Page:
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Ookii vs ookina

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ANSWERED BY: Oracle Posted on 08-03-2006 10:30

To me 小さい and 小さな are pretty much the same thing, 小さな doesn't mean "smallest", it just means "small", like 小さい。 I do tend to use one or the other in certain situations though, but can't say exactly why.. I think it's like "small" and "little" in English. One of them just tends to sound better

Anyway, I couldn't find anything on 小さい vs 小さな but here's an interesting article on a web site for teachers of Japanese about the difference between ookii vs ookina (all Japanese, sorry) which I guess we can extend to 小さい・小さな:

English summary:

1) 大きい (ookii) is used before the noun it's describing, or anywhere else in a sentence 大きな (ookina) can only be used before the object it's describing

大きい車 (ookii kuruma) <- OK あの車は大きい。 (ano kuruma wa ookii.) <- OK 大きな車 (ookina kuruma)<- OK あの車は大きな。 (ano kuruma wa ookina.) <- NOT OK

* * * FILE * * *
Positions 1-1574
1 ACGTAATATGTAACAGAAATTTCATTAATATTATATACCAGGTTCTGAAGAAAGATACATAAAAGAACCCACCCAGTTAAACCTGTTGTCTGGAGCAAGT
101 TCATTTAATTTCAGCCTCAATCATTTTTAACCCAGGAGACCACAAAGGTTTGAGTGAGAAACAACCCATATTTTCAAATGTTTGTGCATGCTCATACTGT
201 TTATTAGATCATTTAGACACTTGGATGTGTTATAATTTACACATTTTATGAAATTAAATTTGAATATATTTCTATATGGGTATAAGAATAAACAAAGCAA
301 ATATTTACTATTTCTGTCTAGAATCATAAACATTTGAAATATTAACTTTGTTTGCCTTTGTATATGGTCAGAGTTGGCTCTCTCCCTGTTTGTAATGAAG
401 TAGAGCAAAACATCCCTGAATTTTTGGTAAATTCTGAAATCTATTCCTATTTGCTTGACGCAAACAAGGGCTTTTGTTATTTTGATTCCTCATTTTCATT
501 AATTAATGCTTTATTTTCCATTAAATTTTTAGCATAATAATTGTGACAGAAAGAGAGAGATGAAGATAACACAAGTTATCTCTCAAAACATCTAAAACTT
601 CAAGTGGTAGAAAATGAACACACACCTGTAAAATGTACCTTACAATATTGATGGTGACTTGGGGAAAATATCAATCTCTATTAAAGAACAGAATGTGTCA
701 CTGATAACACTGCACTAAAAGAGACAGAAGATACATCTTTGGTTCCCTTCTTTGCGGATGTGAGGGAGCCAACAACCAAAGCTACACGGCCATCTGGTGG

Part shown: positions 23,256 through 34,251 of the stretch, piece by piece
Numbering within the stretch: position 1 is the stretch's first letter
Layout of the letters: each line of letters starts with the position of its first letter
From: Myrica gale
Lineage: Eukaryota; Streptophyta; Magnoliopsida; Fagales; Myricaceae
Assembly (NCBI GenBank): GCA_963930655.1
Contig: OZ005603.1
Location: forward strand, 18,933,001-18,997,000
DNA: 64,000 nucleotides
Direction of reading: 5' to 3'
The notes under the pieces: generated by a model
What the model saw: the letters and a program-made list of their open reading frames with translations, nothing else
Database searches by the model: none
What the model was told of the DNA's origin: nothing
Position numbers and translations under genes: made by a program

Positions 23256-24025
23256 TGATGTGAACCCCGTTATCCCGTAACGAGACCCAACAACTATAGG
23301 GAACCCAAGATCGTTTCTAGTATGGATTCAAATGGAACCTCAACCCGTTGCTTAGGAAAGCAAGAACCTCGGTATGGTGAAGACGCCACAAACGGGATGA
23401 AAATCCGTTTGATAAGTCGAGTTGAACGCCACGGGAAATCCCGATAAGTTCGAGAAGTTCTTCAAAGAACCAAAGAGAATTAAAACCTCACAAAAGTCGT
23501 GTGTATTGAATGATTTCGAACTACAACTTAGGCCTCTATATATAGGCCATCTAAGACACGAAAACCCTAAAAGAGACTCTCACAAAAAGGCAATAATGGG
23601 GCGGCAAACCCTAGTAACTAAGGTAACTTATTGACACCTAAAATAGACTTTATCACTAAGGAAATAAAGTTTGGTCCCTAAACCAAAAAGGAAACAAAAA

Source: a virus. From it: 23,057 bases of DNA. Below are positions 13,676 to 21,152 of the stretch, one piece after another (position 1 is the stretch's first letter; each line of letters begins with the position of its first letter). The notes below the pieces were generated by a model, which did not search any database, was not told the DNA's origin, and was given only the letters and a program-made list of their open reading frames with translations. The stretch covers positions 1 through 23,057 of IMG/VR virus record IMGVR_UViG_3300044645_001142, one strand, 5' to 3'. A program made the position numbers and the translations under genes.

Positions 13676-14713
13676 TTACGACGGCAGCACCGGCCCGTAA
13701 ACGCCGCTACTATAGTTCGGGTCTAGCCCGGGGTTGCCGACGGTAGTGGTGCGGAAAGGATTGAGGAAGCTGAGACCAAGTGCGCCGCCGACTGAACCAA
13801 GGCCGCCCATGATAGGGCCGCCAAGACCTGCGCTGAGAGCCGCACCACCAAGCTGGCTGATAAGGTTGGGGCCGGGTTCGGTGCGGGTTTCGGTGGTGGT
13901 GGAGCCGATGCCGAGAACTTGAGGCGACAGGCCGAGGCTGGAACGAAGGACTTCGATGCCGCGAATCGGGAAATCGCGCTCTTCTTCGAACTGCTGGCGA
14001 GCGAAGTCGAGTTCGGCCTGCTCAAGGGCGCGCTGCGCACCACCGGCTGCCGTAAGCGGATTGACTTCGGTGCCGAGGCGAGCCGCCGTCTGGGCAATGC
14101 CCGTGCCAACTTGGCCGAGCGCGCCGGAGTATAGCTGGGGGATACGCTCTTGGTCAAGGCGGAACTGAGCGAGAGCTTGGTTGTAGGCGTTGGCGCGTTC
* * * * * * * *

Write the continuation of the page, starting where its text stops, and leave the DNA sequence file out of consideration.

2) 大きい is for physical "bigness" only, while 大きな can mean both big for both physical AND "abstract" things/attributes


もう少し大きいサイズはありますか? mou sukoshi ookii saizu wa arimasu ka? Have you got a larger size? (a shirt, whatever)

You can replace 大きい with 大きな in this sentence and it means the same thing because a shirt is a physical thing wih a measurable size.

大きな問題 ("big problem") is correct rather than 大きい問題 because a "problem" is abstract and doesn't actually have a 'size' which you can measure.

大きい人 and 大きな人 are both correct but 大きい人 just means someone who is physcially big, while 大きな人 can mean a person is physically big OR a person who is has personality emotional traits which are described as "large" in Japanese.

Anway, according to the site that's how they're supposed to be different, though it says there are exceptions and idioms which use one or the other in defiance of the rules. In real life you see them used interchangeably all the time, but I guess this is better than no explanation at all

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